Madrid Masters, Quarterfinals
David Ferrer was tonight defeated in clinical fashion by Roger Federer at the Madrid Masters, whereupon he shocked the attendant media by failing to threaten a boycott of the event next year. Unspoken words, reflecting unthought thoughts, though the words he did speak were unerringly and characteristically gracious. When asked whether top quality tennis was even possible in the Caja Magica, he simply replied that it was.
Novak Djokovic earlier fell to countryman Janko Tipsarevic, and then conducted a press conference defined mostly by its spirited rancour. Before blithely accusing Adam Helfant of negligence, the world No.1 echoed Nadal by summarily declaring that it was the blue clay or him, further eliding the crucial distinction between the court’s preparation (which was inadequate) and its colour (which is blue). It’s an important distinction to retain, although this is no reason to believe it will be. There are many factors at play here, and the colour of the surface is the least of them, but the media is not at its best when dealing with ‘many factors’. It’s all or nothing, and the ‘all’ in this case is that blue clay is too slippery, and the top two won’t play on it. This was further inflected by Ion Tiriac’s announcement that he was stepping down. He insisted his decision had nothing whatsoever to do with the current controversy, but he’s optimistic if he believes that will fly. The ‘all’ is now that the slippery blue clay has seen the end of Tiriac. Being Tiriac, one doubts whether he cares much.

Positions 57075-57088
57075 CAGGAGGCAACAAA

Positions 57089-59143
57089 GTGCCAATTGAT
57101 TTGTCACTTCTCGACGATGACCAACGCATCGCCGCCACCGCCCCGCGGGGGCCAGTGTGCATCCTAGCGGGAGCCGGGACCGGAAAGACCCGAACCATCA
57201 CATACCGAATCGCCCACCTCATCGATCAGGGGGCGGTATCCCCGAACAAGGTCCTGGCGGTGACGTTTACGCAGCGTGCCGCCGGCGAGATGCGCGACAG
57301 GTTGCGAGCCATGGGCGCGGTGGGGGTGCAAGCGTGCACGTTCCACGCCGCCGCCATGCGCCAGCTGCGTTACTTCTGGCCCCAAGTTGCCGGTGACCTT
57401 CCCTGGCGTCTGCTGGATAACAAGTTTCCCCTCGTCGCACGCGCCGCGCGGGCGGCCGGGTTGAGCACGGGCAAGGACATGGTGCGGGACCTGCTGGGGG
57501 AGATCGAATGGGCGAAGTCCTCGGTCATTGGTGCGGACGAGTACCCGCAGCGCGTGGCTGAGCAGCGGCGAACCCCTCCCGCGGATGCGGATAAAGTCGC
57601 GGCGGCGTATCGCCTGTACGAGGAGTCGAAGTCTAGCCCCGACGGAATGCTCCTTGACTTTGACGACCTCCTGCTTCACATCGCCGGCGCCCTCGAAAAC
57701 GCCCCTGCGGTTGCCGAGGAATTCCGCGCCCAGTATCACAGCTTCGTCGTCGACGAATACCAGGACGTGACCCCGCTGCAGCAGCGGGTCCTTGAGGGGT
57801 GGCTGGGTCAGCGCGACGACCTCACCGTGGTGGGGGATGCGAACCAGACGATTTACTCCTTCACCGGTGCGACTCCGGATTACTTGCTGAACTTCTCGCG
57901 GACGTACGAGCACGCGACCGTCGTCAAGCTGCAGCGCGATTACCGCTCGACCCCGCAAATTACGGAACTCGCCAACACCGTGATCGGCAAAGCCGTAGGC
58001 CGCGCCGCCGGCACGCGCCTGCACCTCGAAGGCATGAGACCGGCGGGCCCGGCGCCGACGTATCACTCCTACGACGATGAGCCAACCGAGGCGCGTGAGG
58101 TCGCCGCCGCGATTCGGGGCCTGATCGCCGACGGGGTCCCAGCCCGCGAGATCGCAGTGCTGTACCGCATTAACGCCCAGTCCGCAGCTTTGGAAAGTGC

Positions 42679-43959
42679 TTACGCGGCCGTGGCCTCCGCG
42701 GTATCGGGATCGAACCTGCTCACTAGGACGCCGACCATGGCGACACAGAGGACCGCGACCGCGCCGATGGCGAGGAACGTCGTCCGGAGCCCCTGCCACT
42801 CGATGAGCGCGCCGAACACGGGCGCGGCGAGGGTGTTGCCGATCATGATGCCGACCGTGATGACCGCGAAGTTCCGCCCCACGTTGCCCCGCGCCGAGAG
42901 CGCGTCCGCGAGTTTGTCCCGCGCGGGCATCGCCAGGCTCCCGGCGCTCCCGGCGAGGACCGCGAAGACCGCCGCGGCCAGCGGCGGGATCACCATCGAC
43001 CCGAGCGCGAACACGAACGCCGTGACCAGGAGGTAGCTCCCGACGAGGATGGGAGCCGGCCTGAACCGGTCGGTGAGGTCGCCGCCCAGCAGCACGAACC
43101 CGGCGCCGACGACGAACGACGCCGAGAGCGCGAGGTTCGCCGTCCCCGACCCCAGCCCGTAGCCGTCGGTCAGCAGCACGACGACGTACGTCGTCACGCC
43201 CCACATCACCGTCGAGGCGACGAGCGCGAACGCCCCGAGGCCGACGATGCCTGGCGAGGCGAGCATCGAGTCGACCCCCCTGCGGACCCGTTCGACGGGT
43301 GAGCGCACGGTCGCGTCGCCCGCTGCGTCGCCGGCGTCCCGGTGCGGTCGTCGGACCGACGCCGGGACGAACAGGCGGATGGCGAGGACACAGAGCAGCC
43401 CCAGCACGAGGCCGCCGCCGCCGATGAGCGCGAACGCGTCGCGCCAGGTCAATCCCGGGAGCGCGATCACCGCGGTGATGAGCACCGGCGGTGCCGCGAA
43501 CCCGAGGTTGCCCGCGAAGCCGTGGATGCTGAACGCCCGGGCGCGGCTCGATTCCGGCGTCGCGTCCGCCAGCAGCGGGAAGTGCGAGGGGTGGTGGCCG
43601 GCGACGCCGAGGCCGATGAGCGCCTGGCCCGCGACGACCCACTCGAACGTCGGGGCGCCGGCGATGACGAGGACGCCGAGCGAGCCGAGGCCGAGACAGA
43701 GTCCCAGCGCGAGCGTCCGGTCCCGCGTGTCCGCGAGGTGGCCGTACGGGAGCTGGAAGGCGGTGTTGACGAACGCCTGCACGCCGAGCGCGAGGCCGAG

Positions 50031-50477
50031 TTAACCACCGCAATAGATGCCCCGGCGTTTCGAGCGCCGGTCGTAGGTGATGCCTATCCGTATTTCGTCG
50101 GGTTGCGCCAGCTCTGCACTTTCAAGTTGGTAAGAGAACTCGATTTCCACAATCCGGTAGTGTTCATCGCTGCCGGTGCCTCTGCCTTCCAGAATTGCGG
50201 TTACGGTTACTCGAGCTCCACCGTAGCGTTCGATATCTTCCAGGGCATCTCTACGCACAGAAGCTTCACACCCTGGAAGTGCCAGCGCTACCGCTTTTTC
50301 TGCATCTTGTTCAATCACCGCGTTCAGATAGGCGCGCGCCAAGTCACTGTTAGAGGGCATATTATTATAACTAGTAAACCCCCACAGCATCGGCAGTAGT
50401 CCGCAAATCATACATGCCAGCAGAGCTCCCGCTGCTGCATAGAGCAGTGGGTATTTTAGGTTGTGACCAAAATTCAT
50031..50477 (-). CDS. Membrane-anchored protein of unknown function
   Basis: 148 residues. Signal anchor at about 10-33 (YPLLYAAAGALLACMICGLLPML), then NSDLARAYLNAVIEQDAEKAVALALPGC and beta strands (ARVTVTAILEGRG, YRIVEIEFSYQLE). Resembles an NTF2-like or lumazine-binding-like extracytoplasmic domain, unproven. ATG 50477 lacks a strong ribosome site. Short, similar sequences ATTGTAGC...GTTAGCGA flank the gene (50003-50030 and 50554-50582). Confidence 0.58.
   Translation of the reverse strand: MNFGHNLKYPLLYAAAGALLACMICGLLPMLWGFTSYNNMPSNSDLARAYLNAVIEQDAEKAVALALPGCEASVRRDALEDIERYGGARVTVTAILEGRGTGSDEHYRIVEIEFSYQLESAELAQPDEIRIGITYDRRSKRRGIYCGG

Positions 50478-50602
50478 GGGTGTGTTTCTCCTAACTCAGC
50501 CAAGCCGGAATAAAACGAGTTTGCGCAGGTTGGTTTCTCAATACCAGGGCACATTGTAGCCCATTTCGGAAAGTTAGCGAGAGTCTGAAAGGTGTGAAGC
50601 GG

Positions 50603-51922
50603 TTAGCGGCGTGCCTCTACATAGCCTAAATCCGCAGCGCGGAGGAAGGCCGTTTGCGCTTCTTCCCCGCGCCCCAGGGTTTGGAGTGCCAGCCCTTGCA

(3) Federer d. (5) Ferrer, 6/4 6/4
(7) Tipsarevic d. (1) Djokovic, 7/6 6/3
Thankfully, there was still tennis being played in the midst of all this depressing shit. Mostly it was pretty good tennis, suggesting that Ferrer’s blunt response was reasonably astute. His comment should be further qualified, however. It is possible to play a certain kind of tennis well. That kind of tennis is aggressive, first-strike tennis. To a man, the surviving semifinals – Federer, Tipsarevic, Berdych and del Potro – are adepts at this. Indeed, most of the losing quarterfinalists were as well, apart from Fernando Verdasco, who’d frankly run his race yesterday against Nadal. It was to Ferrer’s credit that he numbered among them, although he is generally a far more assertive player than most pundits give him credit for. Today, faced with the sport’s greatest player, against whom he boasted a dismal 0-12 record, Ferrer read the situation perfectly, and realised he needed to go all in. Only forceful red-lining tennis was going to get it done.
Of course, it still didn’t get it done, not by a long way. For all that Federer’s results have grown mixed in other settings, he remains the world’s premiere indoor player, and he has approached Madrid as a fast indoor event. Ferrer belted more winners, laudably, but collected more errors as well. Mostly these two statistics were generated from the Spaniard’s own service games. In Federer’s service games, the definitive categories were first serve percentage (78%), second serve points won (90%) and break points faced (0). With his serve thus impenetrable, a single break each set was sufficient. I am reminded of the old word on Sampras, the way a set could end 6/4 or 7/5, and yet, due to his vice-like hold-game, the opponent would feel it was never close. Yesterday’s victory over Richard Gasquet was sealed with three consecutive aces. Today, it ended with two.